previous role, where she worked with key leaders across the company to
guide our consumer-related decisions with a deeper understanding, based on
research and data, of our customers’ behavior, preferences, and interests.

We have some of the best designers in the country. Our Visuals Editor,
David Griffin, our Design Director, Janet Michaud, and Sarah Sampsel, our
Director of Digital, Mobile and New Product Design, and their teams, will
work closely with Laura in creating our design and the user experience,
across all our news products. I believe—as Steve Jobs famously said—that ”
design is not just how it looks and feels. Design is how it works.” That’s
the mantra that our company follows, and where Laura has much to offer. How
do we make our products easy to use and navigate? How do we ensure our
readers enjoy the experience of using Post products, so that they spend
more time interacting with our journalism? By adding Laura’s
customer-focused expertise and capabilities throughout the process, we will
be better able to achieve those goals.

What will change is that new products and major changes to existing
products will now require approval by the CXO. Today, we use research and
analytics often to vet designs. Going forward, our CXO will be regularly
involved at the beginning of the process—setting priorities, guiding
concepts and testing ideas. This process and structure will take us out of
the realm of personal biases and opinions and into the realm of the
best-run product companies—where products are launched and iterated based
on metrics, data and user feedback. We have taken great strides already in
becoming more externally focused. This is another essential step to ensure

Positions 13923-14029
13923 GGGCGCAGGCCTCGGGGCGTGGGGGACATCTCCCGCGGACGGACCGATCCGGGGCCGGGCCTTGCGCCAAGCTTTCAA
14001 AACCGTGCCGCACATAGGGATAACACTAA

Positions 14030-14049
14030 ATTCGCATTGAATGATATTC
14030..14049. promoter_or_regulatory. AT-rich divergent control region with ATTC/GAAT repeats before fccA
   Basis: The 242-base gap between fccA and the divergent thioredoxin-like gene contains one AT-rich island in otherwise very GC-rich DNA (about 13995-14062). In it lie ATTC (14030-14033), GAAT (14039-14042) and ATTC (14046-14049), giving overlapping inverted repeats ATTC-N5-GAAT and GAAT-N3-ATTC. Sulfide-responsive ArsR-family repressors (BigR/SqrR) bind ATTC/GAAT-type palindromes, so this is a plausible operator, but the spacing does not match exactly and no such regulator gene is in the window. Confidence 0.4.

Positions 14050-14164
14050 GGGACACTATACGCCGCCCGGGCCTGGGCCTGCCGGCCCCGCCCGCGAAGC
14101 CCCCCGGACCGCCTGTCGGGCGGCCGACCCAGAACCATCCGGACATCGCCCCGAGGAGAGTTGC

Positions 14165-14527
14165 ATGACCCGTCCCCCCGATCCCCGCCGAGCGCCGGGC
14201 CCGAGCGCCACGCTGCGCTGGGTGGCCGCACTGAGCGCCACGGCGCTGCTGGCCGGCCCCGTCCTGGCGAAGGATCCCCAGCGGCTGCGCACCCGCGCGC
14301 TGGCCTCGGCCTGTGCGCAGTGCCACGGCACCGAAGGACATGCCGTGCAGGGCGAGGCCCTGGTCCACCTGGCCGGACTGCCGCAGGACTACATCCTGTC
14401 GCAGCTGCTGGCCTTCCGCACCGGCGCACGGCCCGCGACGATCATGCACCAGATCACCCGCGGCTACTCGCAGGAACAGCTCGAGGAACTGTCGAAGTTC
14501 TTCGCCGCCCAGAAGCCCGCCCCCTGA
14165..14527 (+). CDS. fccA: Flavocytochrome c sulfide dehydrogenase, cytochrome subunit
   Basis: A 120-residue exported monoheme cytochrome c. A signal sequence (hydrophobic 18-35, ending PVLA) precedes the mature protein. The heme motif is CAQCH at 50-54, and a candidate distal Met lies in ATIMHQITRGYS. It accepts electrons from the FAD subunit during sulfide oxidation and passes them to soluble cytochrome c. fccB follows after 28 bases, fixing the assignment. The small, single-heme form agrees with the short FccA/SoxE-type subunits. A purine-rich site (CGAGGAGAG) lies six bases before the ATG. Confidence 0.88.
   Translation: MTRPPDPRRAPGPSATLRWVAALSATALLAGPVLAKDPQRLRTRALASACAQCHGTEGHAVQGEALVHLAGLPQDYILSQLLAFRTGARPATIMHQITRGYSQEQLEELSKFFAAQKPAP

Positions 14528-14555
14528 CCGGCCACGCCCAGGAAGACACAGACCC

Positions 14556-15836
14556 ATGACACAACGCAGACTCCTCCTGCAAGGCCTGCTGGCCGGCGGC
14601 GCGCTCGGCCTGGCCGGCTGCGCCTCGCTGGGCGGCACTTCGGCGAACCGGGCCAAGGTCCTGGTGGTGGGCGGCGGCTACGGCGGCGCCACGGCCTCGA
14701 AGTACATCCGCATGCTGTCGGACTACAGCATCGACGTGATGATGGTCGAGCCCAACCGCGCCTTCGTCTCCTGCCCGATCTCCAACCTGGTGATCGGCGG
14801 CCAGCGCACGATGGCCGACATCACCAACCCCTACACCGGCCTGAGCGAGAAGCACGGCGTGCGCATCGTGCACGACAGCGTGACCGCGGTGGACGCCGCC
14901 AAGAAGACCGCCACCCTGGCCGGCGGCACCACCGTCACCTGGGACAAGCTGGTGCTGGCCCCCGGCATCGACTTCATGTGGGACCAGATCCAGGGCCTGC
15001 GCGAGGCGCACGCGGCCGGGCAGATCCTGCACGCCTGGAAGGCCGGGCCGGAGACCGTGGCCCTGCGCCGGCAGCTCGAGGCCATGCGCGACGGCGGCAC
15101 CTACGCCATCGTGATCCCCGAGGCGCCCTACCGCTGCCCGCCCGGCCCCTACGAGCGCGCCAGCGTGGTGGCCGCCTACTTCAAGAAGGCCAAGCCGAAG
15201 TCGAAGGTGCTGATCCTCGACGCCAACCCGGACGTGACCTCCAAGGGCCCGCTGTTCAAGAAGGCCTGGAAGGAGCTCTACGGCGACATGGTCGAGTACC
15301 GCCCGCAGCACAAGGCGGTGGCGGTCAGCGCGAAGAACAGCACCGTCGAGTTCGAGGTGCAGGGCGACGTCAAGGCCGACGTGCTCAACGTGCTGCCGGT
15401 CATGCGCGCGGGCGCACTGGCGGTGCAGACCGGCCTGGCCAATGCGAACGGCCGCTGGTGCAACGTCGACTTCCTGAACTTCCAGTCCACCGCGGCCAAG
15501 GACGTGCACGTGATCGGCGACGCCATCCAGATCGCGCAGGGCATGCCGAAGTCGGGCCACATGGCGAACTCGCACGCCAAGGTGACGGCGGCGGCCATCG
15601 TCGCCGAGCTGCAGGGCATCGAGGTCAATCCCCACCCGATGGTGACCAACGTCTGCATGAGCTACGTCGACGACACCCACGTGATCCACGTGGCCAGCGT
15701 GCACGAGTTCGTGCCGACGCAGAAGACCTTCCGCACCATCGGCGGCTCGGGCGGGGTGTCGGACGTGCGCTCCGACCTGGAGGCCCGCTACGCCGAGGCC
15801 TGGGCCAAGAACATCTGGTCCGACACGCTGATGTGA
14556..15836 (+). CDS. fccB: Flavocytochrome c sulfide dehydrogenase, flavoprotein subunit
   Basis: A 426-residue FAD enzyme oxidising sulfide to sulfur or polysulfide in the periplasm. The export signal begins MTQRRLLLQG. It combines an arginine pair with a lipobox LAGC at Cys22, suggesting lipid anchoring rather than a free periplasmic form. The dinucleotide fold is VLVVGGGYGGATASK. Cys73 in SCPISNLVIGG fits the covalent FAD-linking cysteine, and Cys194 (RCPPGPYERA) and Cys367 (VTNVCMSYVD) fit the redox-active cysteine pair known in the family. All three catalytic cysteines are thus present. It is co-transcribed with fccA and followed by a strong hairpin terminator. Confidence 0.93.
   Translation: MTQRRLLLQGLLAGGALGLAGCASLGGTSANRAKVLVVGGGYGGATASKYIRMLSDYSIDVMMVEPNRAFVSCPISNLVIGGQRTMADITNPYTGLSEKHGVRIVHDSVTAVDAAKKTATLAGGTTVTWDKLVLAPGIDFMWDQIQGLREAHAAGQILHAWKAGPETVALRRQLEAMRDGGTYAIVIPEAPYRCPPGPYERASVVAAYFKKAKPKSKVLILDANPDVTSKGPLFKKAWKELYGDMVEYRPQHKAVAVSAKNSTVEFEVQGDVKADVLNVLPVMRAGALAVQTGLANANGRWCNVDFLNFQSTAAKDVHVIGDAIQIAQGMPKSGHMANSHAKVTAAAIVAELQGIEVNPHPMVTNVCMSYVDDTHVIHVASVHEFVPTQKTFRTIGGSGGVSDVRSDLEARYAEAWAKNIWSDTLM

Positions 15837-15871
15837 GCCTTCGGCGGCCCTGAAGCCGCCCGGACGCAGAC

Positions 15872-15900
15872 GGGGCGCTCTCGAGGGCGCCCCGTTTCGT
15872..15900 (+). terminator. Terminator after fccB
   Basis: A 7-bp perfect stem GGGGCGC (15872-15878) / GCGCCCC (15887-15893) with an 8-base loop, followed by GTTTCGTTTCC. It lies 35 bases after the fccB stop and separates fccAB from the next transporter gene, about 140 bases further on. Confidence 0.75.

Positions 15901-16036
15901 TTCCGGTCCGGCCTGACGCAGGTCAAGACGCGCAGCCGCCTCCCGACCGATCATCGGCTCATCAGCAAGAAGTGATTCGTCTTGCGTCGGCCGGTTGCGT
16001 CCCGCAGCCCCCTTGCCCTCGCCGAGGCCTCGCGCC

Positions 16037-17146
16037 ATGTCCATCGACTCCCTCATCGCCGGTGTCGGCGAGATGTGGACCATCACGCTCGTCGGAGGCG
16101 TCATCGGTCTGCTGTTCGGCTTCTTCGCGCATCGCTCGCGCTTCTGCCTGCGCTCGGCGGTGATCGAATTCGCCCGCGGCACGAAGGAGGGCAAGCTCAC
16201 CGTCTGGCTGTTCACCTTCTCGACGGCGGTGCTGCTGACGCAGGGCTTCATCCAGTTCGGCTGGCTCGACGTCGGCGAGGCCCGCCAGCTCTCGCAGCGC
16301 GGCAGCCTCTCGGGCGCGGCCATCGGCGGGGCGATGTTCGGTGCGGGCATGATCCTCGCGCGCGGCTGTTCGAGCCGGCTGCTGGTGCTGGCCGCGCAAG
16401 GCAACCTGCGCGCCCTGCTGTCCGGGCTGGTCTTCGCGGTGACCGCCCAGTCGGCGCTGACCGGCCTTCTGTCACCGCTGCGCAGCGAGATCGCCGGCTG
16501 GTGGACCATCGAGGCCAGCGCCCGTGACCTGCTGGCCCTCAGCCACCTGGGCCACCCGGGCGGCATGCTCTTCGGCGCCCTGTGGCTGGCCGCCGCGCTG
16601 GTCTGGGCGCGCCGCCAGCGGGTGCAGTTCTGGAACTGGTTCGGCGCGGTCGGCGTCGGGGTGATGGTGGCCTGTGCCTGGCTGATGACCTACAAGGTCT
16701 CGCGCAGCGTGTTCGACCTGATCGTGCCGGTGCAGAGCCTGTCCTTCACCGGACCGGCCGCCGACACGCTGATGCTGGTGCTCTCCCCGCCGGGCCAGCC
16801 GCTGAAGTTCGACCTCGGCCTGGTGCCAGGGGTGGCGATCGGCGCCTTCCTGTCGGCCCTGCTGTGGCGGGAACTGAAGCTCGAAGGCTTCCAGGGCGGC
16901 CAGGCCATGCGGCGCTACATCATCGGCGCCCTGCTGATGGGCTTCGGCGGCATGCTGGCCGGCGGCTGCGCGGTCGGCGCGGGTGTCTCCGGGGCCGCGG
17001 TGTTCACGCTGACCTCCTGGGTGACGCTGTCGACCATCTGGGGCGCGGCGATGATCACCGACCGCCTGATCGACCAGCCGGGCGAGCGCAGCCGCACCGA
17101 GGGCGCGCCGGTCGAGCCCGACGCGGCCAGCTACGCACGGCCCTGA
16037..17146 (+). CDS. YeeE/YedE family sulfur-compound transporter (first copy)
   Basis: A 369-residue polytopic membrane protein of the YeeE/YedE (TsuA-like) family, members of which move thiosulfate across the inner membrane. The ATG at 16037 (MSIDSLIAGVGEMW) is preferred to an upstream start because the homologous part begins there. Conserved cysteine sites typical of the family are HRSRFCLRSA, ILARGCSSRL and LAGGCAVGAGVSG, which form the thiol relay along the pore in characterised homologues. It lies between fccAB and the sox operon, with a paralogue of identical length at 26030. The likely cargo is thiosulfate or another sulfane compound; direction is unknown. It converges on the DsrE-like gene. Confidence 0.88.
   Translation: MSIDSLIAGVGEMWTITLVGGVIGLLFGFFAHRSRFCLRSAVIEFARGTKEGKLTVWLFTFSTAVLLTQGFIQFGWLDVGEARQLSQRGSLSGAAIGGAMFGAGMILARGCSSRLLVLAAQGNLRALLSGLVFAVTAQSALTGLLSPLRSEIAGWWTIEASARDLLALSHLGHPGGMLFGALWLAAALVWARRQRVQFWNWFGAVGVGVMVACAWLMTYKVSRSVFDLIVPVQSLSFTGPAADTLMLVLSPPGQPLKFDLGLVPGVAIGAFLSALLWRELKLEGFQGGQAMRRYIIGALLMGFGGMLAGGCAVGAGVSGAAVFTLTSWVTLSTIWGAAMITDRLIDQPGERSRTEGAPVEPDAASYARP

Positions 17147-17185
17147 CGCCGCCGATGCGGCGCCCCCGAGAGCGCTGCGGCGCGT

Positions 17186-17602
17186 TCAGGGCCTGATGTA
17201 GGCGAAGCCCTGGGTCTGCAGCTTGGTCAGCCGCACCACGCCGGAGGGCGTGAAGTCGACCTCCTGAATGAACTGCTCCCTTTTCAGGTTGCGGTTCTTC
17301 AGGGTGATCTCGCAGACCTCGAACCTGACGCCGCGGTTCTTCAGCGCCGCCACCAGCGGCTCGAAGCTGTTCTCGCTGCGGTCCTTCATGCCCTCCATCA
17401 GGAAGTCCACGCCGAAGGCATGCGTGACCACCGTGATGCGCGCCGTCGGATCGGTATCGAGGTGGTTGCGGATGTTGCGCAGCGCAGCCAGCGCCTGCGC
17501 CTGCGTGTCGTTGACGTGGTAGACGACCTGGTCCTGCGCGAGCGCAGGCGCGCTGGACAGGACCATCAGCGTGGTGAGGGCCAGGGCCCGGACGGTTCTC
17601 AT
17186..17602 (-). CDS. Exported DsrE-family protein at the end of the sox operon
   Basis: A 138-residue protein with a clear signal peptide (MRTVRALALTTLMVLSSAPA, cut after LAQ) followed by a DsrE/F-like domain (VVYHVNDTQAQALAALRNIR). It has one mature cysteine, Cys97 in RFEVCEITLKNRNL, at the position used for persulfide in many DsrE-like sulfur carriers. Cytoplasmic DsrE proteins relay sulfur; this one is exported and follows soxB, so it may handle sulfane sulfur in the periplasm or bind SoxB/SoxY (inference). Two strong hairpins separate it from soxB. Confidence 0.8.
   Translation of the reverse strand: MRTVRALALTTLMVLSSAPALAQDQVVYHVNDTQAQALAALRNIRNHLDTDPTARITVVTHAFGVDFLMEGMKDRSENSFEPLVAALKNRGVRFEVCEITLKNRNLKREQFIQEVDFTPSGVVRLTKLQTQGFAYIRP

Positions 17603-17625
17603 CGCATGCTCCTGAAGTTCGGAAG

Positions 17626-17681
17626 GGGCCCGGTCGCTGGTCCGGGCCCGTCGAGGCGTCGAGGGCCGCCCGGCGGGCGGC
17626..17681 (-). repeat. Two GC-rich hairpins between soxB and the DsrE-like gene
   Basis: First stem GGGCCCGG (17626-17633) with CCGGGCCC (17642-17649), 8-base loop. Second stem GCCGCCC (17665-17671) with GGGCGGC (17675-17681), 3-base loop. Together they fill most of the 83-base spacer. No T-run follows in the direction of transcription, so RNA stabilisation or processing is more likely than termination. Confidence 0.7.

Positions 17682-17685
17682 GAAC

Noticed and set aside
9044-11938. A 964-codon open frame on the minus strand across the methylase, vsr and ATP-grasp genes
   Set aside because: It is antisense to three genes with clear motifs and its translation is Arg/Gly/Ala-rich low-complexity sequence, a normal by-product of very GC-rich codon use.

that our products reflect that focus.

What will not change? The News department’s role in determining what we
cover, how we cover it, and how we present daily news to our readers and
viewers will not change. Laura will work with the design and editorial
teams in the newsroom—as she has in the past—to collaboratively address
issues with current products and aid in the building of new ones.

Some restructuring will occur as a result of this change—involving
positions whose primary focus will be analytical in nature and which we
believe will benefit from moving to Laura’s organization. These functions
include digital marketing, circulation marketing analysis, and dashboard
building and analysis using our cross-platform data warehouse. Because of
Laura’s deep connection to our products, and her success in developing
useful and clear analysis to drive action, we believe these structural
changes will make us better as a company. As is the case today, she will
continue to work closely with Rich Handloff, Director of Consumer
Marketing, and his team.

Laura has been with The Post for nine years, functioning as our chief
researcher for most of this time. She has been a critical component in most
of our design changes, including the recent Sunday newspaper changes and
our digital pay wall and pricing analysis. Laura has also helped to create